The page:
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IMF’s Lagarde warns growth in 2016 might be “disappointing and uneven”

Discussion in 'Fundamental Analysis' started by FXStreet_Team, Dec 30, 2015.

  1. FXStreet_Team

    FXStreet_Team Well-Known Member Trader

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    FXStreet (Mumbai) - IMF Managing Director Christine Lagarde in a guest article for German newspaper Handelsblatt published today said that she feels global economic growth will be "disappointing" in 2016. She is of the opinion that the US Fed’s decision to increase interest rates together with the economic slowdown in China has raised uncertainty about the global economic outlook. She said low productivity, aging populations and the impact of the global financial crisis were weighing on growth.

    Lagarde added that slowdown in emerging economies particularly China and slump in oil prices has affected global trade. Fall in raw material prices is threatening economies based on these. Financial sector in several countries can still be considered weak while and financial risks appears to be rising in many of the emerging countries. She said "All of that means global growth will be disappointing and uneven in 2016”.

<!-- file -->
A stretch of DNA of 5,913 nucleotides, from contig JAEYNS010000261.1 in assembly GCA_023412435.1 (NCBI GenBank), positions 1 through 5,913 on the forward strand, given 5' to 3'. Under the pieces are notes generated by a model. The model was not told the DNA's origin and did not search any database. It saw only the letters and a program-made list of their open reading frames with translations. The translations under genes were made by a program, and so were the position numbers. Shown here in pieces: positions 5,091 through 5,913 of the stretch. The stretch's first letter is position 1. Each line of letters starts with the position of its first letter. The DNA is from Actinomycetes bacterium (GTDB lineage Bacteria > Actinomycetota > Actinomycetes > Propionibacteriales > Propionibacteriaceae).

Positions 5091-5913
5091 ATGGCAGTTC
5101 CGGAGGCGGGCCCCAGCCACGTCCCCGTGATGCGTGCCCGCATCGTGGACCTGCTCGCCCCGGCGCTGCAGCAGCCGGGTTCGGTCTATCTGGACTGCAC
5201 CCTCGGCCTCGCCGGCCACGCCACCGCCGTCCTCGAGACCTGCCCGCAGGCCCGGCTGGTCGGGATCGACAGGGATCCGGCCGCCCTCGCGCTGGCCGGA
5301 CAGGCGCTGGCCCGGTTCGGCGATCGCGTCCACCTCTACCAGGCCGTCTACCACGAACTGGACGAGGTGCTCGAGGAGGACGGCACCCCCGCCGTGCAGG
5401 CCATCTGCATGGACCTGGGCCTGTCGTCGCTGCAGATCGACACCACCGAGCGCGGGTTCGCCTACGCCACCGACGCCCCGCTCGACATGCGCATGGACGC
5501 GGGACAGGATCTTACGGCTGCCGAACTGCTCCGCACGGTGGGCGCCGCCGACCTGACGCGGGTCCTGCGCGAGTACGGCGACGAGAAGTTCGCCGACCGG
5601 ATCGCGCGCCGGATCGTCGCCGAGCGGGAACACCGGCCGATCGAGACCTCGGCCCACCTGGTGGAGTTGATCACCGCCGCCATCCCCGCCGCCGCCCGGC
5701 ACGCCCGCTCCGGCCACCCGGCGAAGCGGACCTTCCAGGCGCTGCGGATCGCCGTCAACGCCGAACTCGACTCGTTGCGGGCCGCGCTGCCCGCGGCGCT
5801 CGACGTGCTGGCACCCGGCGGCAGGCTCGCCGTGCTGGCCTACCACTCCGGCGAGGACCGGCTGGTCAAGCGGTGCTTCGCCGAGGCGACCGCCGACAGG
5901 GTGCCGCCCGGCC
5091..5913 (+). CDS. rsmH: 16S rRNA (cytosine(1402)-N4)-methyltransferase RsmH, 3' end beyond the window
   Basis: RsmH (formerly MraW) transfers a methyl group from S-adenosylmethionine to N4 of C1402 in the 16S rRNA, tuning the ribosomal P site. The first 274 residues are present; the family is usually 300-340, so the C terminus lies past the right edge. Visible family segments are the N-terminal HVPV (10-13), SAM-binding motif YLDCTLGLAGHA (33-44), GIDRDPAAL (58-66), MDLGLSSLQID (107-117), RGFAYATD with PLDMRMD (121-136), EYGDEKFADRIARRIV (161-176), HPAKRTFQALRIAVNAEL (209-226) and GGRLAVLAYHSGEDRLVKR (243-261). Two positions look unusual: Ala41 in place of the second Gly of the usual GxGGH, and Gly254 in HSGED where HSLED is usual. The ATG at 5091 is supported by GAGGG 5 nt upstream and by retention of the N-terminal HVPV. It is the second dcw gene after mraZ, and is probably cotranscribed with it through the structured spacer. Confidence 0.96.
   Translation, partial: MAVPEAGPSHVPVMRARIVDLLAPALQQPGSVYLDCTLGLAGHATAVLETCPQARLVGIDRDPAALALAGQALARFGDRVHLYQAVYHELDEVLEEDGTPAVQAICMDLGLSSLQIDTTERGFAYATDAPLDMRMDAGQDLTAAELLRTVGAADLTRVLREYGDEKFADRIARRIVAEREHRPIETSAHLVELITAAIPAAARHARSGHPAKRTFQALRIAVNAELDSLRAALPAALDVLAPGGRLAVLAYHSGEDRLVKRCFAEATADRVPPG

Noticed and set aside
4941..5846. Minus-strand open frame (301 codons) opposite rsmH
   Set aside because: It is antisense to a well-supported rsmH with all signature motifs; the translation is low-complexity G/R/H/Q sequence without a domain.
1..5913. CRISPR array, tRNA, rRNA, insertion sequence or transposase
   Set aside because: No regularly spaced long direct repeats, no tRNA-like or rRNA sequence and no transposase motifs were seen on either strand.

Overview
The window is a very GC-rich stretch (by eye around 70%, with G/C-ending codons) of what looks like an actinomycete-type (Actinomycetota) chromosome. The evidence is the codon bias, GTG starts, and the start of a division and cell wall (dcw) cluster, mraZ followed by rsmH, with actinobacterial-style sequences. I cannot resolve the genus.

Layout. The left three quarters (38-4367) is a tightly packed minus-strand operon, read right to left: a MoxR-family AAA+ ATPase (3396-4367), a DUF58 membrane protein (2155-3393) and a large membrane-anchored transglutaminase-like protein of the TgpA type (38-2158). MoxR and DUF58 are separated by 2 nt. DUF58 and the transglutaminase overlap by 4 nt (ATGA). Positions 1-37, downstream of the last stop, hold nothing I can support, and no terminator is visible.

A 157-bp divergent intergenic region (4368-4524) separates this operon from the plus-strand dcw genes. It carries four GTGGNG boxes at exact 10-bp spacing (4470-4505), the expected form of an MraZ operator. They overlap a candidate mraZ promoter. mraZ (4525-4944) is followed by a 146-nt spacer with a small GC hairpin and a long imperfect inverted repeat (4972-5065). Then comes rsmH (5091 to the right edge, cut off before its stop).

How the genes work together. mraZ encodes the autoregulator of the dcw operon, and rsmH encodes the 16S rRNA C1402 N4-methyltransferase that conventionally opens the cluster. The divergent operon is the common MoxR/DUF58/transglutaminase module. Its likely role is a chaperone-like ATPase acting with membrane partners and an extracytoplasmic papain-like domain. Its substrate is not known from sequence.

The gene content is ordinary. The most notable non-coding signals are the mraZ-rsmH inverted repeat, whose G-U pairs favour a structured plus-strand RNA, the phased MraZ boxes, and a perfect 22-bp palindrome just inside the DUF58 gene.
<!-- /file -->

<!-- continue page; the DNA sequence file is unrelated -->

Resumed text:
She noted the positive changes introduced to put economy on track in the developed countries and said the fact that normalization of U.S. monetary policy has started and China has marked it transformation towards consumption-led growth were both "necessary and healthy". She however thinks that for these policy changes to be successful, the respective countries must carry them out as smoothly and efficiently possible.

    She also identified the "potential spillover effects” of the Feds decision to raise interest rates for the first time since 2006. She pointed out that this increase in rates would imply higher financing costs for some borrowers, including in emerging and developing markets.
    Though the Fed has assured that the subsequent rates hikes will be gradual, Lagarde is concerned about the ability of the markets to absorb the shock. She noted "Most highly developed economies except the USA and possibly Britain will continue to need loose monetary policy but all countries in this category should comprehensively factor spillover effects into their decision-making”.

    She has also warned that in the event of interest rates increase in the US and a stronger dollar the possibility that firms would default on their payments would increase. She feels this situation will then likely "infect" banks and states rendering a blow to sustainable growth.
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